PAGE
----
Risk of heart-disease soars after COVID infection: Study

2022-02-24 11:42:03
Risk of heart-disease soars after COVID infection: Study

Even a mild case of COVID-19 can increase a person’s risk of heart problems for at least a year after infection, a new study in the US shows.

Researchers found that compared with those who were never infected, people who had a coronavirus infection were more likely to have symptoms including inflammatory heart disease, heart failure, dysrhythmia, heart attacks, strokes and clotting in the long term.

What’s more, the risk was elevated even for those who were under 65 years of age and lacked risk factors, such as obesity or diabetes.

“It doesn’t matter if you are young or old, it doesn’t matter if you smoked, or you didn’t,” says study co-author Ziyad Al-Aly at Washington University in St. Louis, Missouri, and the chief of research and development for the Veterans Affairs (VA) St. Louis Health Care System. “The risk was there.”

Al-Aly and his colleagues based their research on an extensive health-record database curated by the US Department of Veterans Affairs.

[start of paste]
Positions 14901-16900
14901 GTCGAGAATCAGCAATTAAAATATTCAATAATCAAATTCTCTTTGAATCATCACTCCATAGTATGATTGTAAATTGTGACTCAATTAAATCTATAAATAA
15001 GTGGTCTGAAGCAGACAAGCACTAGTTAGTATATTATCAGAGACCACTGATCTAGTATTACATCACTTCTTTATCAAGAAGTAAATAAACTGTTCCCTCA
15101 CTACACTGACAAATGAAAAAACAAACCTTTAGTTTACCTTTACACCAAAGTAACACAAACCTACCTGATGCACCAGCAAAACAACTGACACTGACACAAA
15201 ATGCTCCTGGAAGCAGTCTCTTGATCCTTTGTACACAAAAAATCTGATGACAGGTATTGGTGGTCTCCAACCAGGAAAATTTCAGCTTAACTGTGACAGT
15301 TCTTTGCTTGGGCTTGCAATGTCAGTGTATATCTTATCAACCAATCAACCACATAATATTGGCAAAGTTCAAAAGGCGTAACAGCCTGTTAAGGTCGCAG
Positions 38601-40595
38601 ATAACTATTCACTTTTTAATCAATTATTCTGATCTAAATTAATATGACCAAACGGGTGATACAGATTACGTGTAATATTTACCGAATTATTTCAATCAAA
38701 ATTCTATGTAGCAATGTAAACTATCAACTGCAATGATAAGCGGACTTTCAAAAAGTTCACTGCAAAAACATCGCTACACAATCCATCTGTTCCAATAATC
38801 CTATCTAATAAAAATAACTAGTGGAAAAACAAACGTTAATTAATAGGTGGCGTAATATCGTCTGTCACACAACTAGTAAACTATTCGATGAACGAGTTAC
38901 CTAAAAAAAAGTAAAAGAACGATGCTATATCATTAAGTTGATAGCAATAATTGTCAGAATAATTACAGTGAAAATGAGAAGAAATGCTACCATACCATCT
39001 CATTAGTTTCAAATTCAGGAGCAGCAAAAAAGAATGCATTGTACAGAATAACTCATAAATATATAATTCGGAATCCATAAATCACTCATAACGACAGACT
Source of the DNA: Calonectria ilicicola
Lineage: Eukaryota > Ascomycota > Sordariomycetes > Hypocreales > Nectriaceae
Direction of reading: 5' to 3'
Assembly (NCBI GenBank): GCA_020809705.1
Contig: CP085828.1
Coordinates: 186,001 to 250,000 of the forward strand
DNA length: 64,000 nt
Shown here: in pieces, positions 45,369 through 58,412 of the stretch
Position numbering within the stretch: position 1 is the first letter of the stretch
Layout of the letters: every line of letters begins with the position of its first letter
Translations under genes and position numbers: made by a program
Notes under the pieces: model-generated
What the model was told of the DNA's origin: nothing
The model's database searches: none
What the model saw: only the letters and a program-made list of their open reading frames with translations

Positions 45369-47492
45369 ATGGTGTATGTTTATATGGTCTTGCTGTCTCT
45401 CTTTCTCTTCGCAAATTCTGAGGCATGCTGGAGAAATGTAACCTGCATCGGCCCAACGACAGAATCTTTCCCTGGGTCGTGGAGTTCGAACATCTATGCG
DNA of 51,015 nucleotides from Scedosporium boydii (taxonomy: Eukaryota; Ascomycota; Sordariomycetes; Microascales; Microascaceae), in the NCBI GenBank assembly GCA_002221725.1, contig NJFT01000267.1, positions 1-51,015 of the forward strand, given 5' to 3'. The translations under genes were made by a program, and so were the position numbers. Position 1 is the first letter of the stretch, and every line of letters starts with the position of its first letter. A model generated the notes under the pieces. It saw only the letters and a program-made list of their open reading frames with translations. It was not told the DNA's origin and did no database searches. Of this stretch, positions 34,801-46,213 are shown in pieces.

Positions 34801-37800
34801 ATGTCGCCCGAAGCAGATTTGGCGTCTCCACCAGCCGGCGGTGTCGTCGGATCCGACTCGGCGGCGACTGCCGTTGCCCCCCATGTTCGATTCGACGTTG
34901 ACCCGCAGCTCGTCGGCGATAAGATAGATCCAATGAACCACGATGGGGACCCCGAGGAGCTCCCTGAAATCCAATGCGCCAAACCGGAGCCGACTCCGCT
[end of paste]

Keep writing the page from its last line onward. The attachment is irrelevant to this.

The researchers compared more than 150,000 veterans who survived for at least 30 days after contracting COVID-19 with two groups of uninfected people: a group of more than five million people who used the VA medical system during the pandemic, and a similarly sized group that used the system in 2017, before SARS-CoV-2 was circulating.

Troubled hearts

People who had recovered from COVID-19 showed stark increases in 20 cardiovascular problems over the year after infection. For example, they were 52% more likely to have had a stroke than the contemporary control group, meaning that, out of every 1,000 people studied, there were around 4 more people in the COVID-19 group than in the control group who experienced stroke.

The risk of heart failure increased by 72%, or around 12 more people in the COVID-19 group per 1,000 studied. Hospitalization increased the likelihood of future cardiovascular complications, but even people who avoided hospitalization were at higher risk for many conditions.

“I am actually surprised by these findings that cardiovascular complications of COVID can last so long,” Hossein Ardehali, a cardiologist at Northwestern University in Chicago, Illinois, wrote in an e-mail to Nature. Because severe disease increased the risk of complications much more than mild disease, Ardehali wrote, “it is important that those who are not vaccinated get their vaccine immediately”.


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